A plan must report a CRD on Form 1099-R in the year made, even if the employee recontributes the CRD to the same eligible retirement plan in the same year. (Eligible retirement plans are employer plans and IRAs.) Distribution Code 2 (early distribution, exception applies) may be used in Box 7 of the 1099. Code 1 (early distribution, no known exception) may also be used.
If an employee receives a CRD that was eligible for tax-free rollover, then any part or all of it may be recontributed to any eligible retirement plan that wants to accept CRD recontributions, whether that be the plan the money originally came out of or another plan. A plan administrator must reasonably conclude that the recontribution is eligible for direct rollover treatment; again, the plan may rely on the employee’s word unless it has actual knowledge to the contrary.
The favorable tax treatment for CRDs consists of (i) no 10% early withdrawal penalty, (ii) qualified individuals may recontribute the CRD to an eligible plan within the three-year period starting the day after the distribution was received, and (iii) income may be spread ratably over three years. The decision to spread out the income must be made by the time the tax return for the year of distribution is filed and cannot be changed after that date. There will be a new Form 8915-E on which an employee will report CRDs and recontributions. This may either be filed as part of the federal tax return or filed separately.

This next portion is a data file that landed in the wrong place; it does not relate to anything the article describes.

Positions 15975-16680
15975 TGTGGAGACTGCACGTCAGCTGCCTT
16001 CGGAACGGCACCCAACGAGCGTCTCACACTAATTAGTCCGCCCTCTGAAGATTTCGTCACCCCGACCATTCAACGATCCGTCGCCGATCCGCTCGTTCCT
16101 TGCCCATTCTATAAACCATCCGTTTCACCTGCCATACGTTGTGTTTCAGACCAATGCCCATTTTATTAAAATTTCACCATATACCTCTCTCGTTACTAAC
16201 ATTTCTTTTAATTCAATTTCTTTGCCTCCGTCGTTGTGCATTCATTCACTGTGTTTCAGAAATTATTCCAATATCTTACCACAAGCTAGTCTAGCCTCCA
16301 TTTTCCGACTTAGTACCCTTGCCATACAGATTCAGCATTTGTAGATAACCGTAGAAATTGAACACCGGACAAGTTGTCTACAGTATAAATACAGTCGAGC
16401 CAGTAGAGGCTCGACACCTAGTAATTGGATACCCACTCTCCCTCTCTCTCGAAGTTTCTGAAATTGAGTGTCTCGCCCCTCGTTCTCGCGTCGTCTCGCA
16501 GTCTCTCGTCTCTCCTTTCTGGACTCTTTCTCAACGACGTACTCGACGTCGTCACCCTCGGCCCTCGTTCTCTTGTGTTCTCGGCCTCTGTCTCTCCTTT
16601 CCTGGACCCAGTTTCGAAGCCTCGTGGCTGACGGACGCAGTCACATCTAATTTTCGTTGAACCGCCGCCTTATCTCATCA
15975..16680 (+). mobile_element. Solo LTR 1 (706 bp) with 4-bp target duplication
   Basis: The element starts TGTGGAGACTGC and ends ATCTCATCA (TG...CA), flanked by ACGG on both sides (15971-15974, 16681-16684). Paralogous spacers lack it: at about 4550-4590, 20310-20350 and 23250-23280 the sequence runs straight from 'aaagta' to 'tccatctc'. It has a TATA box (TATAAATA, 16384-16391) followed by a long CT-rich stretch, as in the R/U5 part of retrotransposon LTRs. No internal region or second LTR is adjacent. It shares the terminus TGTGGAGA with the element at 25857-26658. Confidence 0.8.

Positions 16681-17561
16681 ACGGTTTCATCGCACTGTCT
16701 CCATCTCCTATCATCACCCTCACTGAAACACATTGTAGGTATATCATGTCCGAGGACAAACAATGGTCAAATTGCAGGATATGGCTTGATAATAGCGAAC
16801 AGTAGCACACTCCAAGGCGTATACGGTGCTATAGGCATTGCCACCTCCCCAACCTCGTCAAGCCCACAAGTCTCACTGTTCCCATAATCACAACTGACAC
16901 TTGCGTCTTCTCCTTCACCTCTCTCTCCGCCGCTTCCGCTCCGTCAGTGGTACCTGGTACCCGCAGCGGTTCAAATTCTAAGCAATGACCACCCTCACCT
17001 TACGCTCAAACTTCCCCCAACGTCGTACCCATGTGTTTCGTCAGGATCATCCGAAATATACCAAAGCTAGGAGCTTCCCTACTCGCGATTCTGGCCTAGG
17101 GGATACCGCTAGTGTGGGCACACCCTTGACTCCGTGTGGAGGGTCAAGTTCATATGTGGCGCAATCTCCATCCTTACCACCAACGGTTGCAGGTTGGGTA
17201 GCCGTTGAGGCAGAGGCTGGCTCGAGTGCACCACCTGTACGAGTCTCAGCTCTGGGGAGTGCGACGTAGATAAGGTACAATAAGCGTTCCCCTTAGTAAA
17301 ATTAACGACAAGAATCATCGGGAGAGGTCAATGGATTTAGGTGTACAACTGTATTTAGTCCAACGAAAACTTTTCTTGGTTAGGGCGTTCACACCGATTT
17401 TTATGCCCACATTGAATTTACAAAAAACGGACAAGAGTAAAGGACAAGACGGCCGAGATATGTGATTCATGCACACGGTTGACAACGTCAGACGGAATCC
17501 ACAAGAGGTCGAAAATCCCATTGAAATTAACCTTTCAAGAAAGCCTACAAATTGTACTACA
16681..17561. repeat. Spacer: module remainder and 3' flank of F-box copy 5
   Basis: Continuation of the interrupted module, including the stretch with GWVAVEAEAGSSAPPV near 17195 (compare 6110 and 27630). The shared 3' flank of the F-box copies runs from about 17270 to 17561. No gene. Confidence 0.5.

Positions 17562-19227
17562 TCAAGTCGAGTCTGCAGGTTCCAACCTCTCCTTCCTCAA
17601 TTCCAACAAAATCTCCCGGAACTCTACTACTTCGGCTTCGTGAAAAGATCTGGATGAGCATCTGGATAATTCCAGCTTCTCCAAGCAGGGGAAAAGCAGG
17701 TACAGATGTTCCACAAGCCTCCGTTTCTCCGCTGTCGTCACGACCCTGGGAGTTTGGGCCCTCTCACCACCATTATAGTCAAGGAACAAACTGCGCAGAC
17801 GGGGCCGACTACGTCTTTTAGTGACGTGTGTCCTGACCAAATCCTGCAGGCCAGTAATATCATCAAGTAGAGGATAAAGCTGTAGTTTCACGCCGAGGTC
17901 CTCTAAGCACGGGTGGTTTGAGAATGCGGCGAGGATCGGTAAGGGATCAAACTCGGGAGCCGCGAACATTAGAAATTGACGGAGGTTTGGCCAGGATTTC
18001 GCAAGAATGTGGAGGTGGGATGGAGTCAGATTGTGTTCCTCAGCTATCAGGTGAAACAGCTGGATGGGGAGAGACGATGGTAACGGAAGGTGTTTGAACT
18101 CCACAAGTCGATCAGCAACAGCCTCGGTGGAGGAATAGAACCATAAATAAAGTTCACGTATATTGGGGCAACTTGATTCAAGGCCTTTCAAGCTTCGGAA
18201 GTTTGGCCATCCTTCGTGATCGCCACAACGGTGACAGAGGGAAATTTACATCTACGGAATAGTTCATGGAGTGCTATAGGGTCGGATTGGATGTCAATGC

An employee may designate up to $100,000 in distributions as CRDs. This can come from any combination of employer plans and IRAs. Any amount exceeding $100,000 will not be eligible for the favorable tax treatment.
When recontributing a CRD that was wholly or partially taxed in a prior year, an employee may have to file an amended tax return for one or more of those prior years. If the employee receives a CRD in 2020 but recontributes the whole CRD either in 2020 or in 2021 before the 2020 tax return is filed, then the CRD is not taxable in 2020 (or ever). If the CRD is recontributed after the 2020 tax return is filed, then the employee will need to file an amended 2020 tax return to reflect the recontribution and get a refund on the tax paid.
If an employee has elected to spread the tax ratably over three years, then any recontributions will serve to offset the tax owed on the tax return to be next filed (that is, the prior year tax return if it hasn’t been filed yet; otherwise, the current year tax return to be filed in the following year). If a recontribution is greater than the ratable portion of taxable income from the CRD that will be reflected on the return to be next filed, the employee has two choices: (i) carry forward the remainder and use it to offset next year’s ratable portion of taxable income, or (ii) carry back the remainder to a prior year and file an amended tax return.